Having a pair of quality, well-fitting ski boots is critical to transferring leg and foot movements to the skis. Finding the right fitting boot is a long process though, and achieving that custom fit through repeated trips to a boot fitter can become time intensive and expensive. This winter I started to research and try on a variety of ski boots, but no brand fit perfectly out of the box. The fit was often good in a few areas then uncomfortable either in the toe box or around the ankle. Through my research I came across Salomon’s Custom Shell technology which intrigued me since it gave one the ability to not only thermoform the liner but also the plastic shell of the boot. Salomon boot fitters have a special oven for this, but after reading about the technology and process from Salomon's Technical Manual it seemed feasible to replicate the process at home. This would allow me to buy ski boots at a discount online and custom fit them at home.
Long story short, when I first put on a pair of Salomon X Max 120 ski boots my feet fell asleep in about 30 minutes. After heating them up and molding them once at home I had a fit that was tight in the right places and a boot that I could wear all day without issues. I was sold. In this post I’ll go into a little detail of how the Salomon Custom Shell works as well as instructions to heat your own Salomon Custom Shell boots up at home using a conventional oven to customize the fit.
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This tutorial and the discussion of Custom Shell 360 Technology are based on my experience with the Salomon X Max 120. This technology should be present in MAX and PRO series boots from Salomon (ex. X Max, X Pro, QST PRO, etc). Check the boot’s specifications from Salomon to see if the shell has Custom Shell 360 technology. Shop Salomon boots at Backcountry.com.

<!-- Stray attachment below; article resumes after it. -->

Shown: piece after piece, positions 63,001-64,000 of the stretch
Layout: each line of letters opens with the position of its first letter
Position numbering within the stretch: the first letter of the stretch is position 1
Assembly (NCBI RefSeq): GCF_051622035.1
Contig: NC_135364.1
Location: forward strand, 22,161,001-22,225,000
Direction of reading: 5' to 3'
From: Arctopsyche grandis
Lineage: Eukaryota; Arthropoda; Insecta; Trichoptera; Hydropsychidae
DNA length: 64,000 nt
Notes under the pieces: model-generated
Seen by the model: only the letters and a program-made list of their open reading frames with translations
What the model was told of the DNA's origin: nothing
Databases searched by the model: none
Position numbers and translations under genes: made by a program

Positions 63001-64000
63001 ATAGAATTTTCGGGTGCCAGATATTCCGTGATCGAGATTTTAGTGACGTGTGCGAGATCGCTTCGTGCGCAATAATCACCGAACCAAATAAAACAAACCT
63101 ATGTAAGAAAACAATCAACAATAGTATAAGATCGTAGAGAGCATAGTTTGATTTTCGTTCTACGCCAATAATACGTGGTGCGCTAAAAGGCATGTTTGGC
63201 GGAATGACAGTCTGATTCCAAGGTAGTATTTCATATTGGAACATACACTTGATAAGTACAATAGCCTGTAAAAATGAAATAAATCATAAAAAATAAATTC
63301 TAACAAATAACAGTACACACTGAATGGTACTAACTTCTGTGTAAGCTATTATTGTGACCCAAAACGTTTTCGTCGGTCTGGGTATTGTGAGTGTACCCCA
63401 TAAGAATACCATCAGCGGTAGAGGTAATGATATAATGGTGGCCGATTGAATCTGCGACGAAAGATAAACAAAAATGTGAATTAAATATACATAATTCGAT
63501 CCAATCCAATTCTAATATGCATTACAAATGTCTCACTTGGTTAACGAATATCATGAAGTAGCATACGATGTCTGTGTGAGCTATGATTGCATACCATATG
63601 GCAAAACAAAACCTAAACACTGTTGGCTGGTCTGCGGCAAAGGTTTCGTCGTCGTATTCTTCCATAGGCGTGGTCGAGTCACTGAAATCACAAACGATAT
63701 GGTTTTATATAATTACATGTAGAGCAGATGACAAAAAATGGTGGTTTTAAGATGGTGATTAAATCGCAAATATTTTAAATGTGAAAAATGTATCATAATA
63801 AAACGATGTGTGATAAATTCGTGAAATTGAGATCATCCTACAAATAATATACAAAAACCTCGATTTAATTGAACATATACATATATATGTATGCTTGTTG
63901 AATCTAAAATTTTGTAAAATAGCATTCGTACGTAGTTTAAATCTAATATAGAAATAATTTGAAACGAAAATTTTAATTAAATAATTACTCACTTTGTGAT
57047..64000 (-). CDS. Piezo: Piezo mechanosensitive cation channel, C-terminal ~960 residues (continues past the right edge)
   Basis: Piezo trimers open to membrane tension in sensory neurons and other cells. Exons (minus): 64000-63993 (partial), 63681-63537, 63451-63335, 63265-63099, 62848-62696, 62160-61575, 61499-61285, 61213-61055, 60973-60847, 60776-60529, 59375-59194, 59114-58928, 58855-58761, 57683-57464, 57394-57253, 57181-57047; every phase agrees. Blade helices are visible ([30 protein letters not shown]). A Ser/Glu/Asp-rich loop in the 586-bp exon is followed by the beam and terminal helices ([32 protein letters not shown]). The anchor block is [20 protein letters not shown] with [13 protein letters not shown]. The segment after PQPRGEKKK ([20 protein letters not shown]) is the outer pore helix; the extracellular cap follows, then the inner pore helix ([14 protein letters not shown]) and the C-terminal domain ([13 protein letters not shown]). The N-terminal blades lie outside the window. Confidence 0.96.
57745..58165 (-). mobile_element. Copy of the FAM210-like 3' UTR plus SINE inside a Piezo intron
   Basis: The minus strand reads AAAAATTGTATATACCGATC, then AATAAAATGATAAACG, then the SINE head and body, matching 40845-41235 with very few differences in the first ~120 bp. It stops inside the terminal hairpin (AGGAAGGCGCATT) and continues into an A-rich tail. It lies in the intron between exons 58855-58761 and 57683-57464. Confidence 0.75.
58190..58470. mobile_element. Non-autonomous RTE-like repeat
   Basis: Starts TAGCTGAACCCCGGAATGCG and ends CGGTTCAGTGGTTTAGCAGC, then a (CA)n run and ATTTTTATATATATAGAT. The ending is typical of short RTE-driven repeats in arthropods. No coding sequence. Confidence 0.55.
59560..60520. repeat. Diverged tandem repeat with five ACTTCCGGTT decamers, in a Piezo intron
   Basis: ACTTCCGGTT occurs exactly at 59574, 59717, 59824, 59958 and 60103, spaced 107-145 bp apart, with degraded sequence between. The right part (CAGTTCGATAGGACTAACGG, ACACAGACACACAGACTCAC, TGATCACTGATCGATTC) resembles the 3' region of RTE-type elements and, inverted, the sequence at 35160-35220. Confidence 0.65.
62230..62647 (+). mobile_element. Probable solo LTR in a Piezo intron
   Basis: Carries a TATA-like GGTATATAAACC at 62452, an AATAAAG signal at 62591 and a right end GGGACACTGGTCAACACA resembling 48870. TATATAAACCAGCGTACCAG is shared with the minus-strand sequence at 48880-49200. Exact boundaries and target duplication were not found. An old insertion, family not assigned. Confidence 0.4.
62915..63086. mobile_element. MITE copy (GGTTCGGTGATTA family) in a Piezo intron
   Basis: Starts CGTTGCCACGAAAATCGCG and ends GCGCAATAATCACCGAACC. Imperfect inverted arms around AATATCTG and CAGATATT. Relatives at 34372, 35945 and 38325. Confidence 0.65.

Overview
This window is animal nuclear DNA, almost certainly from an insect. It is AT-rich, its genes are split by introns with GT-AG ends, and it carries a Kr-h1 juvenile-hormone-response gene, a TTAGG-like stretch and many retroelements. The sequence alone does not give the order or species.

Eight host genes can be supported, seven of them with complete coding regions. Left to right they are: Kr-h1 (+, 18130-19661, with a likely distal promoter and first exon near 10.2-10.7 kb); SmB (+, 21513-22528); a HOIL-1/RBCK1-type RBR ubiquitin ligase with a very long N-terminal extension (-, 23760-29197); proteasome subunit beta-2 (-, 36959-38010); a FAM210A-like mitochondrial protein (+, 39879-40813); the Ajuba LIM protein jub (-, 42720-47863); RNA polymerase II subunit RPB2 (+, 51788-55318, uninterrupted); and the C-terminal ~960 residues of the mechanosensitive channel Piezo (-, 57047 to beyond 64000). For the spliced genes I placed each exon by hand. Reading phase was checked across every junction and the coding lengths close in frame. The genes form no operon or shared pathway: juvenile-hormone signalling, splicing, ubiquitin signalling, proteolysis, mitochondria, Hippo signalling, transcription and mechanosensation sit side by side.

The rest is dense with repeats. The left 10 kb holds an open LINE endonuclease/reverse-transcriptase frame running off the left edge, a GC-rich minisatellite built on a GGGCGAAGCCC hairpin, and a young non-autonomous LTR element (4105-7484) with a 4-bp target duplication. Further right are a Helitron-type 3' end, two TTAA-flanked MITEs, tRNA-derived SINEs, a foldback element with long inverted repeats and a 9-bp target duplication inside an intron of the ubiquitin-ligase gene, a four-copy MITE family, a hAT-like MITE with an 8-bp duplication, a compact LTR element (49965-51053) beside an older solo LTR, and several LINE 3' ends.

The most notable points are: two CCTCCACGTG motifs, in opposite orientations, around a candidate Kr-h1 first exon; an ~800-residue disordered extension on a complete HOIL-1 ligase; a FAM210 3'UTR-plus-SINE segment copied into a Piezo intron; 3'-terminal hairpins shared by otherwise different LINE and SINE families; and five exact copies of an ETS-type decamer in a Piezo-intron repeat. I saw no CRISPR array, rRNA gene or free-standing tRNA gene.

Basics of Salomon Custom Shell 360 Technology
If you look at the Salomon X Max boot above, you’ll see a clear dividing line between the green lower plastic and white upper. That’s a visual illustration of Salomon’s Twinframe technology - essentially they use a very stiff plastic for the green boot lowers to enhance performance and responsiveness while a softer, thermoformable plastic is used for the white uppers to facilitate their Custom Shell 360 fit. Many boot can be heated and deformed, but the plastic typically shrinks back to its original shape without noticeable expansion. Salomon uses Kaprolene which is a plastic pliable enough to deform from your foot’s natural pressure at high temperature but can still retain this shape when cooled. Salomon states that Kaprolene retracts two times less when cooled compared to normal plastic used in other ski boots, so after deformation Kaprolene will shrink a maximum of 25%.